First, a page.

Keeping your cool during stressful situations could be key to long-term health, according to a new study.
Those who let go of a cheerful mood easily as they react to minor stressors of daily life have elevated levels of inflammation, according to the study.
Such flare-ups are simply part of the body’s ability to protect itself via the immune system, but chronic, long term inflammation can damage health and has been associated with obesity, heart disease and cancer.
Mounting evidence points to the health implications of emotional response, which the researchers call “affective reactivity” to daily stressors.
It’s more than a simple question of quality of life: the researchers found that how many daily stressors experienced by an individual had fewer consequences for inflammation than his or her reaction to them.
“A person’s frequency of stress may be less related to inflammation than responses to stress,” says Nancy Sin of Pennsylvania State University in the U.S.
“It is how a person reacts to stress that is important.”
In the study, which pinpoints women as being at a greater risk than men for stress-related health problems, the research team worked with 872 adults from the National Study of Daily Experiences.
Participants reported daily stressors and their emotional reactions to them for eight consecutive days and the research team assessed samples of their blood for signs of inflammation.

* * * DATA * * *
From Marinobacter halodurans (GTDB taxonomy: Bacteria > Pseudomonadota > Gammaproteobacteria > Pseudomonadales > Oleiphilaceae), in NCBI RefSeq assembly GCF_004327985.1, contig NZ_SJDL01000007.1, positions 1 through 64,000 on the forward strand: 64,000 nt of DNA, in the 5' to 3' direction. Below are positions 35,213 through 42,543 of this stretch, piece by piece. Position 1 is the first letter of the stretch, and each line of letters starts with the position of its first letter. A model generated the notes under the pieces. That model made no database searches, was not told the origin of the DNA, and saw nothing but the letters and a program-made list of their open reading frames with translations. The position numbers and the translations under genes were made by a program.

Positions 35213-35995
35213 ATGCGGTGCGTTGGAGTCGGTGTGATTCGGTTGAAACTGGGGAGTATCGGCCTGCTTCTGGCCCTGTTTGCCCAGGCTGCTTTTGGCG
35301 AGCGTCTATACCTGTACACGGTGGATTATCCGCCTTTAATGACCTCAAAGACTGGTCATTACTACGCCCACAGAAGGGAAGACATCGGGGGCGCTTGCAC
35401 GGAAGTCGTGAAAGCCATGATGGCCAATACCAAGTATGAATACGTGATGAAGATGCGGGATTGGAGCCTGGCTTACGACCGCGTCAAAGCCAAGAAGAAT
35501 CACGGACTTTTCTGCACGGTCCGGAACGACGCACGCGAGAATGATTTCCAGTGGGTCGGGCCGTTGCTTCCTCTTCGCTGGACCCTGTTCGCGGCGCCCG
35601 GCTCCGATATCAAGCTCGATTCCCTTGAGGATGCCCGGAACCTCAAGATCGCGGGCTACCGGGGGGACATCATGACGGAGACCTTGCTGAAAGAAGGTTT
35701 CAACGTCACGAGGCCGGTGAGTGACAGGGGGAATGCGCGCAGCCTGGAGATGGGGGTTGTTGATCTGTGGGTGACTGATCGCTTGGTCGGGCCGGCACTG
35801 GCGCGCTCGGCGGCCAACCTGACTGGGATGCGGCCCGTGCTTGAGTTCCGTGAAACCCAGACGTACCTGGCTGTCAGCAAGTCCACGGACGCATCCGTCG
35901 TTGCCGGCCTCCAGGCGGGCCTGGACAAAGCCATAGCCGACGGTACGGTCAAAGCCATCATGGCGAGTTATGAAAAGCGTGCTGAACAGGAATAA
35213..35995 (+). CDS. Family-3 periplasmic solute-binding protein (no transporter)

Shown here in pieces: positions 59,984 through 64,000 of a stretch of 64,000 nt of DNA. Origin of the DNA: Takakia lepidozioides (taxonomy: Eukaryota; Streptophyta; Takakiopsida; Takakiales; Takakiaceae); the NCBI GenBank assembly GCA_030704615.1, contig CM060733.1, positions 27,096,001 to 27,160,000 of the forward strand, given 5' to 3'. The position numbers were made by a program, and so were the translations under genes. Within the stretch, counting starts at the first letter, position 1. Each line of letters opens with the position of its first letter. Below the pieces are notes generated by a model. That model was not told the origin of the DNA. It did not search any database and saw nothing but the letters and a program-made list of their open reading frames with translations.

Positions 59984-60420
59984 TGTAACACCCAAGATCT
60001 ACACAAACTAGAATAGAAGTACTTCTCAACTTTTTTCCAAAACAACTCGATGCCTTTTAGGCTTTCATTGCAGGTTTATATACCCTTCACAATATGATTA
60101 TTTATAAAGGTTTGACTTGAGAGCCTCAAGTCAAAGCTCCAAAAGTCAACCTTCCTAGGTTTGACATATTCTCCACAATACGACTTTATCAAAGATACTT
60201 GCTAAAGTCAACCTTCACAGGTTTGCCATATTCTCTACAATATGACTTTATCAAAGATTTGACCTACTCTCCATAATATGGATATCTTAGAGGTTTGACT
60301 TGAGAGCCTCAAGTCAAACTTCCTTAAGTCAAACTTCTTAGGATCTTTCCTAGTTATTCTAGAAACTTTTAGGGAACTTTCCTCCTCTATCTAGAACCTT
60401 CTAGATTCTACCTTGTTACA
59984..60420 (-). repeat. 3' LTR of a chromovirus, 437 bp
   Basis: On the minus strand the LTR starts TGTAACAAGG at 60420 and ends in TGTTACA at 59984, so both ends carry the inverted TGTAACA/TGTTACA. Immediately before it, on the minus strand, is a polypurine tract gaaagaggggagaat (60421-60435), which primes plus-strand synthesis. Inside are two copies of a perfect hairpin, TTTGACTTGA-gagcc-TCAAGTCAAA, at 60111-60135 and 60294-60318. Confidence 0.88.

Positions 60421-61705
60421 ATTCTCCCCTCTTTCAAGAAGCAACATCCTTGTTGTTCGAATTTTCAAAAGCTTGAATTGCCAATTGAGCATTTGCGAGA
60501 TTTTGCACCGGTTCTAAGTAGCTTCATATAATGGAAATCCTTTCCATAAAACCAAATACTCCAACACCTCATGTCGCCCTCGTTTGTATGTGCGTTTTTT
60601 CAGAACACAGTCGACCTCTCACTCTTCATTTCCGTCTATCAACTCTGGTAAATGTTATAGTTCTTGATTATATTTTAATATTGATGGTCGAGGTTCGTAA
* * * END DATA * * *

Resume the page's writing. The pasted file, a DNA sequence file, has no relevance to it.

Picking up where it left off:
Stressors observed included arguments and avoiding arguments at school, home and the workplace in addition to experiences of discrimination and other events that have the tendency to stress everyone involved, such as a delayed train.
They interviewed participants over the phone on a daily basis during the experiment, and asked them to rate their emotions in terms of positivity or negativity and to say whether an experience was stressful or not.
The researchers compared each participant’s emotional reaction on days when they felt stressed by their encounters against days they felt relaxed.
“We calculated reactivity scores to see how participants generally reacted to stressors,” Sin said. “Then we used it to predict two markers of inflammation.”
Women are more likely to react negatively to minor daily stressors than their male counterparts, and Sin says her findings have implications for the importance of positive thinking in inevitably stressful situations.
“Positive emotions, and how they can help people in the event of stress, have really been overlooked,” she says.
The paper, which according to Sin is the first to link biomarkers of inflammation with positive responses to simple stressors in daily life, was published in the journal Health Psychology.